[iDC] Thinking about digital piecework and research/ers

Kristy Milland kmilland at ryerson.ca
Tue Oct 7 01:12:29 UTC 2014

As to the final question, here's a response by 
Turkers to researchers leveraging us as a study 
pool: http://guidelines.wearedynamo.org/

At 05:20 PM 10/06/2014, Nathan Schneider wrote:
>Thanks so much for raising the question of 
>digital piecework research, Sarah. I am very 
>interested in this issue, and am currently 
>reporting a story about it for the Chronicle of 
>Higher Education. I would love to talk with 
>people who have had direct experience with 
>crowdsourcing as a research method—positive, 
>negative, and everything in between. If anyone 
>on this list is interested in discussing what 
>they've seen for a potential story in the Chronicle, contact me off-thread.
>Where have people been seeing this kind of 
>practice taking place? Has there been any 
>evidence about how the results might compare to, 
>say, using undergraduates? And how has this kind 
>of crowdsourcing been a part of efforts to do 
>organizing in, say, the Mechanical Turk community?
>Nathan Schneider / therowboat.com
>in Proof / 
><http://www.therowboat.com/books/thank-you-anarchy>Thank You, Anarchy
>[ <http://www.therowboat.com/nathan-at-therowboat.com.asc>public key ]
>On 10/06/2014 02:53 PM, Sarah T. Roberts wrote:
>>Greetings, all -
>>I recently asked a question on the #dl14 
>>Facebook page and thought I’d send it out to 
>>all on the list. As a researcher actively 
>>engaged in trying to bring to light the 
>>economic and labor realities of people working 
>>in digital piecework contexts, I have been 
>>disturbed that people, often my own peers 
>>(e.g., parties from my graduate school 
>>department), turn to services like Mechanical 
>>Turk and others to provide large-scale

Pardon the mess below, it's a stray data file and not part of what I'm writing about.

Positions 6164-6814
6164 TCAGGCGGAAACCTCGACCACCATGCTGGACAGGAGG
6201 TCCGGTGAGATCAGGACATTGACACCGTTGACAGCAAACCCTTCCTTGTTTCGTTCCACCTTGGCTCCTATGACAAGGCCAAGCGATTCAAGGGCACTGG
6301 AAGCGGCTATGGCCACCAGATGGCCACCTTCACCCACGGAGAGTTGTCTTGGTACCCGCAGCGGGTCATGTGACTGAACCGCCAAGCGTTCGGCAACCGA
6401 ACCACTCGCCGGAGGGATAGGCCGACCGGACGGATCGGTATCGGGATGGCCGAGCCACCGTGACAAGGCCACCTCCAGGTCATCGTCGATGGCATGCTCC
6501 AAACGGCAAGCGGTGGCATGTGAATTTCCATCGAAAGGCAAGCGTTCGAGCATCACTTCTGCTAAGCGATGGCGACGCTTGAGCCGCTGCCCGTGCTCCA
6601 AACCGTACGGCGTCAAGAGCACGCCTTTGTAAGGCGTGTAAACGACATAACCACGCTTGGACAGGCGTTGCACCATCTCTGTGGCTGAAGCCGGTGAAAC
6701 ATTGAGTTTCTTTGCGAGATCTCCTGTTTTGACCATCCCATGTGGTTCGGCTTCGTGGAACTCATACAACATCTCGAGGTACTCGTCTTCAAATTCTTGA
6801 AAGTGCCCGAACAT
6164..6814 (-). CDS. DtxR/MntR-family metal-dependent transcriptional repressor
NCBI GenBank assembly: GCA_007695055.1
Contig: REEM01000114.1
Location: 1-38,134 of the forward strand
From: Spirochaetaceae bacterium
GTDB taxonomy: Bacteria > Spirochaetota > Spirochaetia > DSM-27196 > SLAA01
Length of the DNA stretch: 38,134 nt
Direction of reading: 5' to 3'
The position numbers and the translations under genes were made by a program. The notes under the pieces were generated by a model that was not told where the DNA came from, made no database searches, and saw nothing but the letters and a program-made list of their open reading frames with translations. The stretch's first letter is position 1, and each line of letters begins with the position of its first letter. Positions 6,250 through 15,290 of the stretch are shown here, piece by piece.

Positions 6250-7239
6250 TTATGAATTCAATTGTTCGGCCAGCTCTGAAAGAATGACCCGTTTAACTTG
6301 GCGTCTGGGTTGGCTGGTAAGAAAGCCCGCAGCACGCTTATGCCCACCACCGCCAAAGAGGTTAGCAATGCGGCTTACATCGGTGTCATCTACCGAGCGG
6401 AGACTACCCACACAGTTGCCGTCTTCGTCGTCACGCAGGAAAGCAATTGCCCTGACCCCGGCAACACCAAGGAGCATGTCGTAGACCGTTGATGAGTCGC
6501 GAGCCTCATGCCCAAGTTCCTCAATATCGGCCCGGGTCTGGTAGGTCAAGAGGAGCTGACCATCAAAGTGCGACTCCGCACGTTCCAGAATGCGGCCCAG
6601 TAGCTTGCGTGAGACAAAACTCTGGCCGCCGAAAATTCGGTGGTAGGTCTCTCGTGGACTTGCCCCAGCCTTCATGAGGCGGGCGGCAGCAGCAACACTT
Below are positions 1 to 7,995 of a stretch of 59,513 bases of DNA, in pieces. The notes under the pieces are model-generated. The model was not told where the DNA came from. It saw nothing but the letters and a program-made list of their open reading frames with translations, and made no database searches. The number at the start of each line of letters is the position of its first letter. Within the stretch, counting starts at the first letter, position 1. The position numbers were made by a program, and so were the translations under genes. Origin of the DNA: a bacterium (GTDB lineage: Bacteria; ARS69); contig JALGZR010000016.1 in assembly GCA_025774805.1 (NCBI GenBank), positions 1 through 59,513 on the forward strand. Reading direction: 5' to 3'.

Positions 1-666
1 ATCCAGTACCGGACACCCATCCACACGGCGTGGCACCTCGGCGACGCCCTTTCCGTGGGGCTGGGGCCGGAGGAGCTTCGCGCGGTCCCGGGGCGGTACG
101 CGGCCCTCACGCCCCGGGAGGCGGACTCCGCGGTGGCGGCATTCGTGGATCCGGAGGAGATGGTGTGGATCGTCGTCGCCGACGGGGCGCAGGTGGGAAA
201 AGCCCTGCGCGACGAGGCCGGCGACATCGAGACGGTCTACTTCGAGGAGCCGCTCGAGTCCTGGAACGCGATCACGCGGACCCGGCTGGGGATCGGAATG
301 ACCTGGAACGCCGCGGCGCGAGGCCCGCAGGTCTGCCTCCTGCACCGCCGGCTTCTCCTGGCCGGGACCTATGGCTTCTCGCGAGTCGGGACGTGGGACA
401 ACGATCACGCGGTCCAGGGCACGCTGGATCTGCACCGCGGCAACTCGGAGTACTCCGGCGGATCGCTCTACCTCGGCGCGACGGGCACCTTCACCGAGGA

>>processing of tasks related to research 
>>projects, with seemingly little or no 
>>interrogation or critique of the economy upon 
>>which they are relying to conduct their 
>>research. While I’m sure the way these 
>>projects get past ethics boards is due to the 
>>compensation that the projects provide, there 
>>is such minimal accountability and ability for 
>>either researcher or subject to follow 
>>up/follow through once the research task is 
>>completed that it seems a dangerous practice in 
>>which to engage. This is even before we enter 
>>into a critique of these platforms, in gene
>>  ral.
>>When I brought this up on Fb, I asked if anyone 
>>coming to #dl14 might be working on this topic. 
>>One person responded that she’s not working 
>>directly on it, but is interested in it and 
>>wants to talk more about it. It would be great 
>>to get a discussion going on the list that 
>>could then spill over into our time together in NYC.
>>Anyone interested?
>>S a r a h  T.  R o b e r t s,  P h. D.
>>Assistant Professor
>>Faculty of Information and Media Studies (FIMS)
>>Western University
>>Blogging periodically at
>>iDC -- mailing list of the Institute for Distributed Creativity
>>List Archive:
>iDC -- mailing list of the Institute for Distributed Creativity
>List Archive:
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